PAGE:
SugarCRM became the latest company to introduce a new architectural model for delivering software as a service when it launched the beta version of Sugar 5.0, adding to the increasing number of on-demand architectures on the market.
The Sugar 5.0 open source CRM application is based on a multi-instance on-demand architecture where each customer receives their own instance of the application. This contrasts with the approach employed by Salesforce.com and Microsoft which is is based on multi-tenancy where users share the same application and database.
There are also major differences at the back end. Multi-tenancy uses shared servers, usually based around a small number of large services located in a single or mirrored data center. Sugar’s multi-tenancy approach is based on the grid principle, using vertical scaling.
Our architecture is multi instance not multi-tenant. We can string lots so small commodity hardware together to build a grid for on-demand delivery, said Clint Oram, general manager at SugarCRM. The others build on a monolithic architecture.
As Oracle president Charles Phillips pointed out in an interview with Computer Business Review recently, each vendor has its own version of on-demand architecture. Salesforce.com, Microsoft, NetSuite, and RightNow use multi-tenancy, while SAP has developed the isolated-tenancy approach. Phillips also said the issue of multi-tenancy is irrelevant from the customer perspective and maintained Oracle applied multi-tenancy at a different level.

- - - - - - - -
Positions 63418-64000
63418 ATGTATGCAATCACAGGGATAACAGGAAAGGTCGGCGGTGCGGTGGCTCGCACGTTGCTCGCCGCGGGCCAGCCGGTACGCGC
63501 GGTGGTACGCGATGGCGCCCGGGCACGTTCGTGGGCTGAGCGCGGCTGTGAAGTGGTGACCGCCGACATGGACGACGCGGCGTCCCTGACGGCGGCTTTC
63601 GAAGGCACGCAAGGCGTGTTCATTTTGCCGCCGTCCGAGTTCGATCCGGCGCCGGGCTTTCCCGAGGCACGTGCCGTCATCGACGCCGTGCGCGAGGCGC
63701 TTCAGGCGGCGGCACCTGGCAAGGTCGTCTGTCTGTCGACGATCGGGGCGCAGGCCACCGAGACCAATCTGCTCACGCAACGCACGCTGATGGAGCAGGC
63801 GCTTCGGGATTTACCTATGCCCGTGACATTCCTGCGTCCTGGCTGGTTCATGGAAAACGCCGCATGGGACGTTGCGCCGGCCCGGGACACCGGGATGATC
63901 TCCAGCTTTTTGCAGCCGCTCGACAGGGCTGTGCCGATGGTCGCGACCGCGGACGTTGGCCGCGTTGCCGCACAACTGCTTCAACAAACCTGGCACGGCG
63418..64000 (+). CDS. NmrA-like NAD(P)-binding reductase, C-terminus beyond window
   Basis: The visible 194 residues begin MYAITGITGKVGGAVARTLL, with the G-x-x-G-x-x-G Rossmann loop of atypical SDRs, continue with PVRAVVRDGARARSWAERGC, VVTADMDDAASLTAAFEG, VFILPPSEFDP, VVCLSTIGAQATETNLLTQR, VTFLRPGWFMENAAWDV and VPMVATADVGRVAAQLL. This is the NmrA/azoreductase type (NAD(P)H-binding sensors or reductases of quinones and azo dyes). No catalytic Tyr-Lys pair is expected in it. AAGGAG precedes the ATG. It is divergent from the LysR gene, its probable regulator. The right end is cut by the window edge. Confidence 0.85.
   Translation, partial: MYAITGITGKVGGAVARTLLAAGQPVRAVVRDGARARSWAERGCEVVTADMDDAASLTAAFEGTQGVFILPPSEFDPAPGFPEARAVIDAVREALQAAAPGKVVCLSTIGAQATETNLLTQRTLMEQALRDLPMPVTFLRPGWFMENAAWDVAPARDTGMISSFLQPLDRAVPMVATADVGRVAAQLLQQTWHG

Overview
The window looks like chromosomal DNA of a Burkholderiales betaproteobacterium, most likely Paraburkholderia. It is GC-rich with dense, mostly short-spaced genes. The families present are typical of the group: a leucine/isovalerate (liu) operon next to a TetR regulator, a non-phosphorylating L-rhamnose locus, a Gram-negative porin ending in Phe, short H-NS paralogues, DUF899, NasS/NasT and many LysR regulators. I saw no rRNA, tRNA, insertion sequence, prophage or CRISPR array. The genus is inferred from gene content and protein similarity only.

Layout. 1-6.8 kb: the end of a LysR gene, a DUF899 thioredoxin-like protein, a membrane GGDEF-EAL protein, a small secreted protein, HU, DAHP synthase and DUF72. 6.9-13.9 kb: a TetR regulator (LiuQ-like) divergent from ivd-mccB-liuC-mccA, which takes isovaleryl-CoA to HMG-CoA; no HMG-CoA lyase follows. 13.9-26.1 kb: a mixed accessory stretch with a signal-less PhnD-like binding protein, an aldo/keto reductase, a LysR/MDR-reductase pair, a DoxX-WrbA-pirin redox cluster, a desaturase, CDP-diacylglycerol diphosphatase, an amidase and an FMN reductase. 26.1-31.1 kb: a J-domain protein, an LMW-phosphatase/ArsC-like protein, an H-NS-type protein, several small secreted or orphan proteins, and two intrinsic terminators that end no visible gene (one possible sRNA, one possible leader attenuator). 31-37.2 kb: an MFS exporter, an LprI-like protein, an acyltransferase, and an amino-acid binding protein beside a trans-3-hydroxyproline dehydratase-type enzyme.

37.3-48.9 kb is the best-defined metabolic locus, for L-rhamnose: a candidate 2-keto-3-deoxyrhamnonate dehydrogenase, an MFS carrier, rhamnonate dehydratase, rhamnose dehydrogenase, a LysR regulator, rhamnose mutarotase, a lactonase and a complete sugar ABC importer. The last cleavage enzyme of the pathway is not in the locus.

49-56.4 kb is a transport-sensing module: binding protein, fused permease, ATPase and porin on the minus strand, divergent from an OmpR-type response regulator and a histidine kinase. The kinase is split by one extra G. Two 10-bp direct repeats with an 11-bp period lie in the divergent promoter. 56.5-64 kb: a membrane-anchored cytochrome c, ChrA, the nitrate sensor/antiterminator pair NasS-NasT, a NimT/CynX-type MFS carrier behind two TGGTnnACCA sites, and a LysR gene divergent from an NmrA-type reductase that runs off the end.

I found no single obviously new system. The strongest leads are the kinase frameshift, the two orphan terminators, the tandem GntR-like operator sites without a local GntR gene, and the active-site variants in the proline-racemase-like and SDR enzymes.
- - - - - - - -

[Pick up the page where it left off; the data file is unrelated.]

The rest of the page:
None of us do [SaaS] in exactly the same way. We use different architectures, he said. Multi-tenancy has nothing to do with on-demand. [It is] a convenience for the vendor. Whether they put all customer data onto one database or onto multiple databases is of no value to the customer. In the enterprise it is the opposite. They do not want to put all their data [into the same database] as their competitors. It is illegal in some industries. This is a point Oram also made.
We do multi-tenant at a different level, said Phillips. We give them a separate database with an administration layer on top and this is where we are multi tenant. It was a design decision to [enable it to] scale better and be more reliable.
Now SugarCRM has added another variant to the on-demand architecture mix.
The various approaches could confuse a market that is still gaining credence at the enterprise level. While the sales and customer service managers who are often the lead buyers where SaaS is concerned will not, and indeed should not, have to be concerned about the underlying architecture, the same cannot be said for CIOs. Yet it is CIOs who the SaaS vendors are increasingly appealing to. With so many different architectures out there, there could be integration and compatibility issues down the road when customers want to bring together SaaS offerings from different vendors.